How do I backup 1.3 settings - or can I install 2.0 alongside it?

• Apr 5, 2015 - 13:27

I still use Windows 2000, so I don't really expect to be able to run 2.0. Even so, I'd like to try, but without overwriting my MuseScore 1.3 installation - which is working fine.

Officially, the minimum spec for 1.3 was WIndows XP, IIRC, but it works fine. The only problem I've had is trying to open a MuseScore file by double clicking or using Send To. If I open it from within MuseScore 1.3, all is well. Even so, I'll be fairly surprised if 2.0 works in Win2k, but that doesn't stop me wanting to try. The problem is, I don't want to risk losing my settings for 1.3, because a lot of them were by trial and error - some aspects of getting the layout how I want, still baffle me.

So, how do I back up the settings for 1.3? I can't see anything in the registry under Software->MuseScore (either HKLM or HKCU), and I don't see anything like an ini file anywhere.

Alternatively, can I just install 2.0 alongside it somehow, without disturbing it or overwriting anything?


In reply to by Jojo-Schmitz

Thanks. I came to the same conclusion, and tried that. It does appear to just need unzipping to a Program Files folder, but the application doesn't run in Win2k.

The first thing it does is complain that GetGeoInfoW can't be found in KERNEL32.dll. That appears to need WinXP or later.

In reply to by [DELETED] 5

Sadly, no. The installer runs, but falls at the first hurdle. It won't let me specify a folder to install it to - e.g. I choose C:\Program Files\, which it changes to C:\Program Files\MuseScorePortable\, but it tells me the folder is invalid:

"The destination folder is invalid. Please choose a valid folder [C:\Program Files\ or sub-directories]"

I also tried creating that folder, but it makes no difference. Presumably, it's relying on some feature of XP+ to validate the folder....

Ah! Changing it to D:\Program Files\MuseScorePortable\ gets me a bit further with it (I have a Program Files folder on that drive too).

The installer completed successfully, so I ticked the box to run MuseScore 2.0 portable immediately - I couldn't see it on the Programs Menu. It showed a splash screen very briefly, then immediately disappeared. Running MuseScorePortable.exe from the installation folder has the same effect.

In reply to by [DELETED] 5

Does the portable version rely on SSE2? I don't have that, as far as I know. The processor on this PC is an Athlon XP 1800+. CPU ID reports it has MMX(+), 3DNow(+) and SSE, but it doesn't say SSE2.

Grasping at straws, I know. There's probably other reasons why it won't work - relying on APIs that don't exist in WIndows 2000.

You might want to try one of the Linux distributions which generally have less demands when it comes to processor and other specifications. Most allow you to create a bootable CD or USB stick so you can try things out before committing to installing on your hard drive. Even then, if you need Win2000 to run a particular application you can use Linux to create a new partition, install itself there and dual-boot your PC allowing you to select Win2000 or Linux at start up. I am writing this from within xubuntu 14.04 on a PC set up to boot into xubuntu by default or Windows XP by selection. I only kept WinXP to access iTunes and to run a video editing program. MS 2.0 running well. There are many Linxu distro's but I'd go for xubuntu or lubuntu for ease of installation, large user-base etc.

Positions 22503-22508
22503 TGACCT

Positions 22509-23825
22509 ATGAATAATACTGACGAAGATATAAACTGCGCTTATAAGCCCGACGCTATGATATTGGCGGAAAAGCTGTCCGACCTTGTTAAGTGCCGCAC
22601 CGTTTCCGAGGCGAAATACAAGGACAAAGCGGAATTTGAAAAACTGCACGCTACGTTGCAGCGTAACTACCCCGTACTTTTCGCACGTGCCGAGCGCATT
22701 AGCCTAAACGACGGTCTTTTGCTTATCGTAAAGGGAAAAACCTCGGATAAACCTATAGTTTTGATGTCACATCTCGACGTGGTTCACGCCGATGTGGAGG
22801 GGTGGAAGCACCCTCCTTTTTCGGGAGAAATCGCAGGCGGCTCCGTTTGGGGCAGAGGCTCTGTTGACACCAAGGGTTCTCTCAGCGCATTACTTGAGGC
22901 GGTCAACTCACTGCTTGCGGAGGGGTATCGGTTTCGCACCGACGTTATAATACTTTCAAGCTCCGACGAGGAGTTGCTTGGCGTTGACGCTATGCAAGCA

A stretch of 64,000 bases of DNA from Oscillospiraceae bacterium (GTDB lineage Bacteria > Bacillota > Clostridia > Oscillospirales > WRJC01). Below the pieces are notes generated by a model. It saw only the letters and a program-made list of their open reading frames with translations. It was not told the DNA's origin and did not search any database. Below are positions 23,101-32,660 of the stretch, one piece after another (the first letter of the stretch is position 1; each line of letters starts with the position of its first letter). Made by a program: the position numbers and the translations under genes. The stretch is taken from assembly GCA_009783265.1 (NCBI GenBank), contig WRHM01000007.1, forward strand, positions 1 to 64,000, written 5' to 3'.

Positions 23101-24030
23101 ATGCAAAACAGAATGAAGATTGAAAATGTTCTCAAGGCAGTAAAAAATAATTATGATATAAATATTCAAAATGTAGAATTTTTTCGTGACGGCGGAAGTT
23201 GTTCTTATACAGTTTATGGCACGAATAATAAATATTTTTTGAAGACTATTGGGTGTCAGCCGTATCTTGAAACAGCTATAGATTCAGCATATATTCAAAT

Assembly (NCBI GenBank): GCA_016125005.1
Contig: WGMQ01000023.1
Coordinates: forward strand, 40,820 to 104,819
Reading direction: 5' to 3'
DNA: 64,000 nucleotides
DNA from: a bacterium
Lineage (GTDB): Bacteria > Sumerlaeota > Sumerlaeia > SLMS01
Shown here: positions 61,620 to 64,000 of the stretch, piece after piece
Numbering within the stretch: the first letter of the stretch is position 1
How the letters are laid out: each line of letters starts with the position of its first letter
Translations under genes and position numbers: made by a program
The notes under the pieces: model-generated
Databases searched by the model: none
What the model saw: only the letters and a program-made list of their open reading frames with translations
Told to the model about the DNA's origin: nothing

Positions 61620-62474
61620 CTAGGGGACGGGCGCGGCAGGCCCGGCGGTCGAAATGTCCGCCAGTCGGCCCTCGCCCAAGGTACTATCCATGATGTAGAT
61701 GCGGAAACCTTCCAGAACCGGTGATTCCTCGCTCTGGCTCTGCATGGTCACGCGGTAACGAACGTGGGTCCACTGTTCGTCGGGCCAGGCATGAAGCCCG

In reply to by underquark

Yes, that seems like the most affordable option. I'd need to buy another hard drive before I could install it properly (the one I have is groaningly full), but I'll look into the CD route... I don't think this thing can boot from an external USB device, but I could try it.

The main thing stopping me installing a new drive is moving all the stuff that's accumulated between me and the PC, over the years - I sit a couple of yards from the actual box, which is under a shelf unit, closed off by a heavy cupboard in front of it, with a 20" TV/monitor between me and it, and several flutes and clarinets on stands, between the monitor and the PC. It's going to be a full days work to move everything to get to it.

I'm not totally opposed to buying a new PC (same problem with moving stuff though), but I'm not really impressed with the improvements in hardware performance in the last ten years or so, so it doesn't seem like money well spent. The improvements seem more incremental than fundamental. Windows distributions have got flashier, and slower, requiring more memory, but not better. Software writers are just encouraged to write for newer hardware and newer OS's, and that helps those thing sell.

In reply to by Jojo-Schmitz

Yep. What bugs me is that almost all new software could almost certainly have been written to run on much older hardware than it now requires, or on an older OS version. In most cases, not even noticeably slower than on a new PC. Most software spends most of its time waiting for user input.

I notice Lubuntu requires an AMD K8 processor, as the minimum spec for AMD (the Athlon XP is K7). The reason given is that Flash content won't work properly on a K7. That's true in Windows too, but it's not the fault of the hardware. It used to work fine, but now it's pretty poor. They just made Flash use more and more CPU power to do the same thing. The further back you go in versions of Flash, the faster it gets.

In reply to by AndyHornBlower

Yup, Flash has always been a resource and memory hog.

In the early days of Windows 98SE I refused to have it on my computer because it wouldn't run at an acceptable speed.

Somehow despite it inefficiency it manage to establish itself as the bees knees for web applications.

Java was always much better, but never got the break it deserved.

But I digress :)

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